Expounding a little more, we definitely have an inherent affinity to sin. So when it comes to same-sex attraction, we can explore replacing the word ‘attraction’ with ‘temptation’. We then ask Are we sinning every time we face temptation? The answer is no. We know all too well how Christ, our perfect Lord and Saviour, was tempted (Mark 1:13, Luke 4:1-13), yet he did not sin ( Hebrews 4:15, 1 Peter 2:22). Therefore, since we have established that facing temptation is not sin, struggling with same-sex attraction should not be termed sin. A temptation transforms into sin when it stops being distasteful and instead becomes a delicacy to the soul.
Can anyone be a gay Christian?
What we have just tackled perfectly aligns with the second implication of ‘gay Christianity’ suggested in the earlier paragraphs. A regenerate person can indeed struggle with same-sex attraction. But this does not make them a ‘gay Christian’. The connotation given by this phrase leans more towards the first implication we laid across. Christians who have had their sins forgiven in Christ must not still identify with their past sins because they now have a new identity. Oh, what a joyful thing (2 Corinthians 5:17, Ephesians 4:20-24, 1 Peter 2:9-10)! It would seem odd for a former drunkard turned Christian to still refer to himself as a “drunk Christian” or a former porn addict to say they’re a “lustful Christian.” How then can one be a ‘gay Christian’? Purporting such is to mock the living Word of God. When we come to Christ and put our faith in him, we become Christians; continually being formed into his likeness and none other.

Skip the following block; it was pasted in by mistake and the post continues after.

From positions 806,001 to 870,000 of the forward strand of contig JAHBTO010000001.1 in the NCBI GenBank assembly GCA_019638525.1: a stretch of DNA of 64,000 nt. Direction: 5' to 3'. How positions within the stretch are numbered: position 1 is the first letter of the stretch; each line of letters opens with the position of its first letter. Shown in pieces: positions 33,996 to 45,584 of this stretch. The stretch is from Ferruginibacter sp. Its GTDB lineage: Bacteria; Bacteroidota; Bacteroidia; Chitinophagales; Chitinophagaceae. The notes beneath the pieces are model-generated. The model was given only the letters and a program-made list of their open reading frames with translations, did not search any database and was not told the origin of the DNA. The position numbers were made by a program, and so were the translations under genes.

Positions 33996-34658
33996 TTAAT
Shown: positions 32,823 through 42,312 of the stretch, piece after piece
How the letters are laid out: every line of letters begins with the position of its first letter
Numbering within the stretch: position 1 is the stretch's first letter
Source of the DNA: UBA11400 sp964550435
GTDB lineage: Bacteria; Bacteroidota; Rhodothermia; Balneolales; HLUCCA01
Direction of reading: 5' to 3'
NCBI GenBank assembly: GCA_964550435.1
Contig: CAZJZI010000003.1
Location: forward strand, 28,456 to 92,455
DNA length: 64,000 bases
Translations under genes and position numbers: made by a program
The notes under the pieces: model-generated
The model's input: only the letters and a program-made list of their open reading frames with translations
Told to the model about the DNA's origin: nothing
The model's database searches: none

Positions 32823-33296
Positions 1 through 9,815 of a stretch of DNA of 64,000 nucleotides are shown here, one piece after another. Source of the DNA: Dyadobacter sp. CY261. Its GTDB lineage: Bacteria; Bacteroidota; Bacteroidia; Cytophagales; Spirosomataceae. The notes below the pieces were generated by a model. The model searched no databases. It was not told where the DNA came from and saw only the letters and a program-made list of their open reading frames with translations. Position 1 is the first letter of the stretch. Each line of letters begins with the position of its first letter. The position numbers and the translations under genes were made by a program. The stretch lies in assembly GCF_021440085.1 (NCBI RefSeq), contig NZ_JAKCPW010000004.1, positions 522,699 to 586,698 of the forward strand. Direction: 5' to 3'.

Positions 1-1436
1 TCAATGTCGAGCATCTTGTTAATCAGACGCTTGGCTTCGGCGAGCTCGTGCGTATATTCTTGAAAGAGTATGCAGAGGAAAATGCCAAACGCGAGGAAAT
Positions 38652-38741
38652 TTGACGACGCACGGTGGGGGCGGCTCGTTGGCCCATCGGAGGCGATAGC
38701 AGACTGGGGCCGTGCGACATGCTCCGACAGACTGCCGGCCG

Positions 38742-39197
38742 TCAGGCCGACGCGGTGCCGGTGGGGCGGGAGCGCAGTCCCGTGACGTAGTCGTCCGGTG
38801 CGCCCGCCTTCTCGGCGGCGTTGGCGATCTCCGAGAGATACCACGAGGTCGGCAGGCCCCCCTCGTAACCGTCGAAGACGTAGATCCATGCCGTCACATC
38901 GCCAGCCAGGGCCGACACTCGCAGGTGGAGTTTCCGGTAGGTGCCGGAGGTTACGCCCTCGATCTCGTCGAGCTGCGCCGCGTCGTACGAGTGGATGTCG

Considering how glorious and set apart God is compared to anything else is another way of destroying arguments and lofty opinions supporting ‘gay Christianity’ (2 Corinthians 10:5). We must realize that as Christians, the fact that God owns us—that we are his children—is the most important thing about us. With this in mind, we can appreciate and enjoy the riches that God has lavished upon us in Jesus Christ, his Son (1 John 3:1).
As Christians, we must constantly remind ourselves that we are living in the already but not yet (1 John 3:2). The reality of our expected future with Christ is not yet with us, but it sure is bound to come. Therefore, we must be careful to fix our eyes on Christ and not lose ourselves in the temporal sinful pleasures of this present age. Things like sexual attraction, whether heterosexual or homosexual, will all end here. We will certainly be fools to hold on tightly to such while aware of the glorious eternal reality that awaits us. Like Paul, may we make so much of Christ that we count everything else as loss (Philippians 3:8). May our ultimate joy and hope be wholly found in Jesus Christ and not our sexual orientation.